BREECHES AND OTHER 18TH CENTURY DELIGHTS
You might wonder why I set my historical romance, Mercy of the Moon, in the 18th Century. One word–breeches. Have you ever seen Russell Crowe in Master and Commander: The Far Side of the World?
Let me tell you straight off that I’m not an expert on 18th Century fashion; I just find it fascinating. My trusty Oxford American English dictionary defines breeches as, “short trousers fastened just below the knee . . .” Breeches fit nice and snug on various parts of the male body. A woman may or may not get a peek of the gluteus maximus, via the slits in the waistcoat. A lady can only hope. You see, men’s clothing in those days was a little more …flattering, allowing the men to display a muscular calf to advantage, at the very least. The hair, now that’s a different story.
I’ve heard people say we are more narcissistic these days, with all the plastic surgeries and money spent on makeup, creams, and so on. Nowadays, even men get face lifts, calf implants and butt lifts. Clearly, vanity wasn’t invented in the 21st century. Woman and men were vain even back in the 1700’s. Look at Marie Antoinette and King Louis the XVI.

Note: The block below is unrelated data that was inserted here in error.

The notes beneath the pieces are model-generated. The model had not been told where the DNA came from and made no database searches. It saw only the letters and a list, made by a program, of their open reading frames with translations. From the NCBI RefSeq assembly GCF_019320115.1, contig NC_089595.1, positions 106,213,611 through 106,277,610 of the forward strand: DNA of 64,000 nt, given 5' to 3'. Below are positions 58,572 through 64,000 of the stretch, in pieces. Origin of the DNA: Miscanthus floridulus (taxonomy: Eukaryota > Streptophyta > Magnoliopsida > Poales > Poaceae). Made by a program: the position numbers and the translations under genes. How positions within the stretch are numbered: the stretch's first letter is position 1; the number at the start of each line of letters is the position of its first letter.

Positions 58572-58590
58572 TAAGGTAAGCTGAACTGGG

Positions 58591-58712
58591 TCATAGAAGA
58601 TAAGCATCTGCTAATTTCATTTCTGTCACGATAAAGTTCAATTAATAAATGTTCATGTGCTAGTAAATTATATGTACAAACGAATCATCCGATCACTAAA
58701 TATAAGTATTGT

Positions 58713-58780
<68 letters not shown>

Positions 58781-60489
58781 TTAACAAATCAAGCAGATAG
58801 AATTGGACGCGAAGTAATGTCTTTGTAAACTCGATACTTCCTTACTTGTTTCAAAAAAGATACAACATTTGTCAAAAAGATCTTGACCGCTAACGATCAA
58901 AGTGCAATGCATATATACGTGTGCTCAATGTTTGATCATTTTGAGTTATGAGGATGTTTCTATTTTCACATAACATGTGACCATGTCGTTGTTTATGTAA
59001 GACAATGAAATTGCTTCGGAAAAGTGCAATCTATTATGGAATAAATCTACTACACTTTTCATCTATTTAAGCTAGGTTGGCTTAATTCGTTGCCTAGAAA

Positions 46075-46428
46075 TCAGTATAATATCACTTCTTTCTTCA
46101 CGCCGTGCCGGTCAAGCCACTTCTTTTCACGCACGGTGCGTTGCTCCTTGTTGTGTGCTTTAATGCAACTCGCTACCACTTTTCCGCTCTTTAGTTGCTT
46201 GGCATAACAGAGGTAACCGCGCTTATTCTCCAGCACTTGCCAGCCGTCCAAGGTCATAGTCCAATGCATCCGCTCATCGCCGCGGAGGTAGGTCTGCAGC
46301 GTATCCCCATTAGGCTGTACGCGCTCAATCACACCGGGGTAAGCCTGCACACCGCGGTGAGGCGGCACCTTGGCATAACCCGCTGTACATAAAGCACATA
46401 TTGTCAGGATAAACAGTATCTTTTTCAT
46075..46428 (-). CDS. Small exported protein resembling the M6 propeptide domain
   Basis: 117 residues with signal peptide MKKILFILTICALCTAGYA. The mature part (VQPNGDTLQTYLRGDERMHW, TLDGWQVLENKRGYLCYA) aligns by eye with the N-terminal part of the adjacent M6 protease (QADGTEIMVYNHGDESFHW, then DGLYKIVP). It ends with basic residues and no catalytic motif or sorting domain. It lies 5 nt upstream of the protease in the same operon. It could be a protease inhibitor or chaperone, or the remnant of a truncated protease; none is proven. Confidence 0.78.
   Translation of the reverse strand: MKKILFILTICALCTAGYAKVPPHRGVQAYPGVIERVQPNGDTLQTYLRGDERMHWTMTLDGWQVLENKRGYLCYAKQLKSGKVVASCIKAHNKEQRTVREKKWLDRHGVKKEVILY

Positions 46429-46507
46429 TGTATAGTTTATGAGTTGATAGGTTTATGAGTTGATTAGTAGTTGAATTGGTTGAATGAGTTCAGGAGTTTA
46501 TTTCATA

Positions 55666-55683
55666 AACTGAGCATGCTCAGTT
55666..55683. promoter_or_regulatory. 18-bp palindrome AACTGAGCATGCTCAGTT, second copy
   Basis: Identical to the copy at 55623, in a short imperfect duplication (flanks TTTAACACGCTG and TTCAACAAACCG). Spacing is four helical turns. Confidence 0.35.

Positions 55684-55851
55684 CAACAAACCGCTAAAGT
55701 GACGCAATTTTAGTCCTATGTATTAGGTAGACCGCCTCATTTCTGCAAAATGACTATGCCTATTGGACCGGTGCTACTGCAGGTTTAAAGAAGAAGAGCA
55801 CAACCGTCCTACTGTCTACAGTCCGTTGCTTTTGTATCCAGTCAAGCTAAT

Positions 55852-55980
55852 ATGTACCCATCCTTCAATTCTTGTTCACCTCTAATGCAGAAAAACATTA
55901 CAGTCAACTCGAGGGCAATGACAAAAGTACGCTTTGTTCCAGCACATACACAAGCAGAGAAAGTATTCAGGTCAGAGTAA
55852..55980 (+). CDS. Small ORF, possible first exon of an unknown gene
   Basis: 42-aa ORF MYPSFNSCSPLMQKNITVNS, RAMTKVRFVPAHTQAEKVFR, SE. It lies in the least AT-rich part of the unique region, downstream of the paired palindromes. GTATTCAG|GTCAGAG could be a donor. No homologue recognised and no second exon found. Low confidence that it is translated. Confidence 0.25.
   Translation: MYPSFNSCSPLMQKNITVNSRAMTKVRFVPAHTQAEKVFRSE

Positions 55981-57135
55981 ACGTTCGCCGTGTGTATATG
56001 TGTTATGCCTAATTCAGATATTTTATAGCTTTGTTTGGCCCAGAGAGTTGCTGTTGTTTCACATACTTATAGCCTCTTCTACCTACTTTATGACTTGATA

Even men less pedigreed than King Louis were fashion conscious. There was a trendy group of fellows who called themselves “macaronis.” As a kid, I’d heard “Yankee Doodle,” and was always puzzled about the “stuck a feather in his cap and called it macaroni” line. Come again? Why don’t you just call a feather a feather? Years later, I discovered that “macaroni” was an 18th Century word used to describe a feather-in-the-hat-wearing fashion conscious British dandy who liked to put on foreign airs, not something you mixed with cheese.
My hero, Ian Pierce, has his mind on other things besides fashion, like midwife Maggie Wilson. He is well-travelled, and had a couple of suits made in the Far East, where he was in search of…well, that’s another story. He had to dress up to perform at the courts of King George II and King Louis the XV. Ian has great presence, with his wide shoulders, long legs and endless vitality that midwife Maggie finds so mesmerizing.
People in that century weren’t much different than we are, really. They too wanted to be admired, cherished, and loved, despite the lack of modern dentistry, sanitary conditions or medical advances. Men are men, and we women, no matter the time period, fall in love with them whether they’re wearing breeches, khakis, or kilts.